Tucson: Published by the author, 1987. ,33pp. Original pictorial front wrapper, stapled. Rear wrapper lacking, if issued. Minor fraying to front wrapper around staples, four paper lifts on front cover, likely from removed tape, some creasing. Internally clean. About very good. Item #4089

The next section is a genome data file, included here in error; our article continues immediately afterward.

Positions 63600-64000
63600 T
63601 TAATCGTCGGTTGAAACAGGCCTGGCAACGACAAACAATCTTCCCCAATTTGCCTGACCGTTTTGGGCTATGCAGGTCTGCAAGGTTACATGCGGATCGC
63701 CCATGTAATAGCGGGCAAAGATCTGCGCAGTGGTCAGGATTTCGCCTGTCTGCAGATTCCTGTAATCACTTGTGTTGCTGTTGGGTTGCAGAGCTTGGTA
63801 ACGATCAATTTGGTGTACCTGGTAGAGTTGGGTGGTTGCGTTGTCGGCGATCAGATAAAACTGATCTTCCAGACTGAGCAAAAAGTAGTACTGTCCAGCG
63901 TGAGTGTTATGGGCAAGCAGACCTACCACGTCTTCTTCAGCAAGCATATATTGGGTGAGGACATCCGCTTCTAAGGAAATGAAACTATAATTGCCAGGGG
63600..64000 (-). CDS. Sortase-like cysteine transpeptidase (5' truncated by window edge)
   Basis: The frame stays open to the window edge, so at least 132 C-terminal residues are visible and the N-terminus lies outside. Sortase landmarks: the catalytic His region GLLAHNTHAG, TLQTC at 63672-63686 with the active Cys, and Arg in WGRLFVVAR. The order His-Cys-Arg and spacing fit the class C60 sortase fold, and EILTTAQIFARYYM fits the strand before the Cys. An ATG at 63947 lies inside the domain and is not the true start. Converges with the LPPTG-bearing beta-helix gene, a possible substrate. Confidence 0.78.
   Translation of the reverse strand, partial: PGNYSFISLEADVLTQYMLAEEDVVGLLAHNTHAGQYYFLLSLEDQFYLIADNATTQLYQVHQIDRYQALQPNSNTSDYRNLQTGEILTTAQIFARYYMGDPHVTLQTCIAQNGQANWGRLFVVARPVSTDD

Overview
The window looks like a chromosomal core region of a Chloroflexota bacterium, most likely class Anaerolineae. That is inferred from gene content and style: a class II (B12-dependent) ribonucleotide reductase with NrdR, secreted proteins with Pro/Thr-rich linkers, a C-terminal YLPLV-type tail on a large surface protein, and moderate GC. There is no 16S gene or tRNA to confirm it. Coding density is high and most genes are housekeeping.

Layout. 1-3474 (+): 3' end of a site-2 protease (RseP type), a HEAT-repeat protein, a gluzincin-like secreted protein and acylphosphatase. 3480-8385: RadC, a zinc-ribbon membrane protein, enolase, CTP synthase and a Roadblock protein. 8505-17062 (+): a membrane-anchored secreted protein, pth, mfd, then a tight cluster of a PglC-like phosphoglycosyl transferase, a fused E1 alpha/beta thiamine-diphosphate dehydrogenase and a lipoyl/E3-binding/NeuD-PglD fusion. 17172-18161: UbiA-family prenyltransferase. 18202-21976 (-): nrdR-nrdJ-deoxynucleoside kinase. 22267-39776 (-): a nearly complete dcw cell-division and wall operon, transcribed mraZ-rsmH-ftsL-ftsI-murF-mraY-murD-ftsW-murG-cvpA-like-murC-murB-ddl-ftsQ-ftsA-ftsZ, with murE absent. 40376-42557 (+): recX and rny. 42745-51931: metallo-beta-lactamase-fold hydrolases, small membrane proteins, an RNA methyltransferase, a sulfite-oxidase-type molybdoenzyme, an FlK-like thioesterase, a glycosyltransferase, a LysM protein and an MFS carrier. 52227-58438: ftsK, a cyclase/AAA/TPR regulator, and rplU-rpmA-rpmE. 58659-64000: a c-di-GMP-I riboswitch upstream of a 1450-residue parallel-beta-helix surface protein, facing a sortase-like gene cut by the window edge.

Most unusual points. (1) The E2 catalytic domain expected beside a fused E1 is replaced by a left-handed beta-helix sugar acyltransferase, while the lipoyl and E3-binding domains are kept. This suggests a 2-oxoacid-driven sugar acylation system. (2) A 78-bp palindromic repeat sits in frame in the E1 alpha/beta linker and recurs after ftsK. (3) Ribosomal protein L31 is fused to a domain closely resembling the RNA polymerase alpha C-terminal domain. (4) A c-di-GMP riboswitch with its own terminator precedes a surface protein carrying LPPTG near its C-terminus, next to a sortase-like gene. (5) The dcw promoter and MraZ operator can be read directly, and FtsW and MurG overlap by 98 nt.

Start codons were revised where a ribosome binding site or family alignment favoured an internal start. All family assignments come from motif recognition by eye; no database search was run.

A homespun production, being one of fifty copies produced by modern photocopy methods and "especially published as an Offering for Juneteenth, 1987." The work was distributed solely by the author; the colophon on the inside front cover further states that the work was "Self-published by the author as one of a series put out by Wolfclan Homestead Press....all rights reserved, but please use the concepts and point of view presented herein in art, dance, poetry, and historical research." The author, Caitlin Huggins Williams, is a Tucson-based artist, modern and spirit dancer, Voodoo enthusiast, and social justice advocate. According to the preface, Williams wrote the work because the only other version of Pleasant's story she could find was "a grossly distorted version of Mary Ellen's life." The present biography is devoted to the life story of Mary Ellen Pleasant, a prominent slave rescuer, abolitionist, civil rights advocate, and entrepreneur who might have been the first self-made African American millionaire. The work is organized in seven chapters, telling Pleasant's story from her birth into slavery in 1816 to her death in San Francisco in 1904. It opens with a spiritual invocation in which Williams attempts to summon Pleasant, and the text of Pleasant's biography is thereafter written in the first person. A strange but fascinating metaphysical biographical treatment of an important 19th-century African American woman.